Ted Mermin, J.D., M.Ed., is the co-founder and Executive Director of Public Good. For the past decade, he has litigated consumer protection, First Amendment, and civil rights law cases at the trial and appellate levels, and has written and spoken extensively on issues of preemption, privacy, free speech, and unfair competition. Prior to founding Public Good, Ted served for eight years as a Deputy Attorney General in the California Department of Justice, where he brought consumer cases against abusive loan companies, rental car outfits and telecom providers. He handled the first case to rein in the practices of a predatory lender with more than 3000 outlets nationwide, and wrote a law that led the way to successful prosecutions of “immigration consultants” who routinely took thousands of dollars from those seeking asylum in the United States and provided nothing in return. Ted also authored a wide variety of amicus briefs on behalf of the California Attorney General (and often the AGs of many other states) in appellate courts around the nation in cases addressing deceptive advertising, tobacco promotion and digital marketing.
Deirdre K. Mulligan is a professor of law at the UC Berkeley School of Information and a Faculty Director of the Berkeley Center for Law and Technology. She was the founding director of the Samuelson Clinic, which she led from 2001-2008. Before coming to Boalt, she was staff counsel at the Center for Democracy & Technology in Washington. Professor Mulligan's current research agenda focuses on information privacy and security. Current projects include qualitative interviews to understand the institutionalization and management of privacy within corporate America, and role of law in corporate information security policy and practice. Other areas of current research include digital rights management technology and privacy and security issues in sensor networks and visual surveillance systems, and alternative legal strategies to advance network security.
Monique Olivier has spent the majority of her career fighting for the rights of individuals. She combines a passion for equality and fairness with a strategic and innovative approach to litigation. Monique represents individuals and classes in employment, consumer protection, immigration and civil rights matters at the trial and appellate levels throughout California. She has successfully tried and settled cases involving gender discrimination, wage disputes, disability access, predatory lending, and fraud and misrepresentation against private and public entities. Prior to joining DPLO, Monique was the Managing Attorney at The Sturdevant Law Firm in San Francisco. Her notable cases included the settlement of a national class of over 40,000 individuals who had their tax refunds seized to pay third-party debts, and comprehensive relief for women students seeking equal educational opportunities in athletics. Monique has also briefed, argued and won several cases that have led to reported decisions for consumers and victims of discrimination in the California Supreme Court, the California Courts of Appeal, and the United States Court of Appeals. Monique has been certified as an Appellate Specialist by the California State Bar.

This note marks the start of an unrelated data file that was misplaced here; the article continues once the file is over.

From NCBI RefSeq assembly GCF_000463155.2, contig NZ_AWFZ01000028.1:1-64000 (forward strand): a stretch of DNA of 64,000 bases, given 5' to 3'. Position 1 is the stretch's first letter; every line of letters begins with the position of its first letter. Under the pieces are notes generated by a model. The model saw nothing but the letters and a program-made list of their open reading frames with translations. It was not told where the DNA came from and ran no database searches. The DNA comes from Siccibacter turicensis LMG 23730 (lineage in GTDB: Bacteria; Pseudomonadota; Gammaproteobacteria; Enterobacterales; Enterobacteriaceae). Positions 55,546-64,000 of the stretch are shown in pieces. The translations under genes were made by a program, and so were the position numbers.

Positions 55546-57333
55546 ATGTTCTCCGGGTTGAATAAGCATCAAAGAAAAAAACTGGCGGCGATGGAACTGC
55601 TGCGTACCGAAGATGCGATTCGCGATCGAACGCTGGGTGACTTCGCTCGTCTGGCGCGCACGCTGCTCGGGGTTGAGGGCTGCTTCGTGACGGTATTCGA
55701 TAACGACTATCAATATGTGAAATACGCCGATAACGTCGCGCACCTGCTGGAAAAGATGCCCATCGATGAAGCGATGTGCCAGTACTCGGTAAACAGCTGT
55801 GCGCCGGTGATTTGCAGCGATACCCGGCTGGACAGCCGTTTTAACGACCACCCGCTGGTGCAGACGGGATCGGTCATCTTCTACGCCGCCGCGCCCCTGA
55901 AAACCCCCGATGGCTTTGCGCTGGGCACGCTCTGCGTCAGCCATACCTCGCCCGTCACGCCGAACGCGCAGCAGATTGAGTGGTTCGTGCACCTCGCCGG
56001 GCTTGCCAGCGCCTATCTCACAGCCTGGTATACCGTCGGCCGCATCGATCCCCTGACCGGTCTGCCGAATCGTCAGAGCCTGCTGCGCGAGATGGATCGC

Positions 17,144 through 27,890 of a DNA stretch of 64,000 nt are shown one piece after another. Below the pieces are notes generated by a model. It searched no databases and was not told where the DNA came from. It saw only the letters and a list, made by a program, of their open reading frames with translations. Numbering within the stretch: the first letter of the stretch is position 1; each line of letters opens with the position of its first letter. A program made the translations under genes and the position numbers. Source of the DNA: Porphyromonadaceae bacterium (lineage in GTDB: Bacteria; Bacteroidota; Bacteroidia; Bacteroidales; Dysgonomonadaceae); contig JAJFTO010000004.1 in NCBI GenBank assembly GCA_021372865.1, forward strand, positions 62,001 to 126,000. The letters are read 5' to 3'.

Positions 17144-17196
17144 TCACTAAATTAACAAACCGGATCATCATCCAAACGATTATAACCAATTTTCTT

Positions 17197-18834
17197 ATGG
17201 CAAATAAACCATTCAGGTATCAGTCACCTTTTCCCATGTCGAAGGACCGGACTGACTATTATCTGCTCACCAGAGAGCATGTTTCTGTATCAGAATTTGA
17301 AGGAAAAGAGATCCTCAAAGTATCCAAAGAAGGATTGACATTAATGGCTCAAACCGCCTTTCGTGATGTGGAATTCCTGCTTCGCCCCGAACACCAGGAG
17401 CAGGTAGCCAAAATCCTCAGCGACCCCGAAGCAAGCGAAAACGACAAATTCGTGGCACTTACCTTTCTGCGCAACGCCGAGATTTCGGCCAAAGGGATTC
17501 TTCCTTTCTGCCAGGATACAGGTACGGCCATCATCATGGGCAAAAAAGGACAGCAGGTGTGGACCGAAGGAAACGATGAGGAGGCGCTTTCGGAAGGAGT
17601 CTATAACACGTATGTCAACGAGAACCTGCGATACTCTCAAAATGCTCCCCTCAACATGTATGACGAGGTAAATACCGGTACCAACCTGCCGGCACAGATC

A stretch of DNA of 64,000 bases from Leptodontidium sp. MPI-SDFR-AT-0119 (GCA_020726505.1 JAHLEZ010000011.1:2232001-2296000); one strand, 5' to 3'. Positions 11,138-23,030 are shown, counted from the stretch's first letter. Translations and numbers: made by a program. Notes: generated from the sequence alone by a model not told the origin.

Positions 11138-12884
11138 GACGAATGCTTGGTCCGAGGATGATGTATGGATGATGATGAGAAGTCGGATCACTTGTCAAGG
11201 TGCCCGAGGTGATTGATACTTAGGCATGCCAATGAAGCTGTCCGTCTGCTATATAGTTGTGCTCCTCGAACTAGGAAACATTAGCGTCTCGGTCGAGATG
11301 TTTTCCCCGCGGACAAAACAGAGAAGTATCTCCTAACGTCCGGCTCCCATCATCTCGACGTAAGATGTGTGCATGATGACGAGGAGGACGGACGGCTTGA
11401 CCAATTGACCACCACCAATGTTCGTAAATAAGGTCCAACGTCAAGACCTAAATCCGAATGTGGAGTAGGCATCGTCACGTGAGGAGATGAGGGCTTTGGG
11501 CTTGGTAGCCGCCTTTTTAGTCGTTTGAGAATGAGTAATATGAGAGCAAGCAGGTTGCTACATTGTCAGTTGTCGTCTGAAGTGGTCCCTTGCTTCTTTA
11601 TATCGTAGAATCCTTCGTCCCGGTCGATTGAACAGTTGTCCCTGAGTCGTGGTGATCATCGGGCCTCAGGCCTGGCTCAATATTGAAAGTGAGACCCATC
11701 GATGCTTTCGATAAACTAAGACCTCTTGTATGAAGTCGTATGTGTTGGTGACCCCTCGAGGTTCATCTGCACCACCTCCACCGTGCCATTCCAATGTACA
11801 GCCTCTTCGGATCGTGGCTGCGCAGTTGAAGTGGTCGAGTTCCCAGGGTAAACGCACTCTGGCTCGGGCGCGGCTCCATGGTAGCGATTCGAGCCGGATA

Chris Ridder is a lawyer, currently in private practice, as well as a non-residential fellow at Stanford Law School’s Center for Internet and Society (CIS). He does intellectual property litigation and counseling in the areas of copyright, trademark, free speech and rights of publicity, and general commercial litigation. His academic research interests include the full range of issues that arise at the intersection of technology and the law, including the application of intellectual property law to software and the Internet, and the impact of technological change on privacy and civil liberties. He has presented work at a number of conferences, including Where 2.0 2005 on location privacy, Black Hat 2007, on security weaknesses in computer forensic software, the Global Center for ICT in Parliament, on Internet filtering, the 2008 IP Scholars Conference, on copyright licensing, and the Third World Congress on Public Law, on copyright limitations.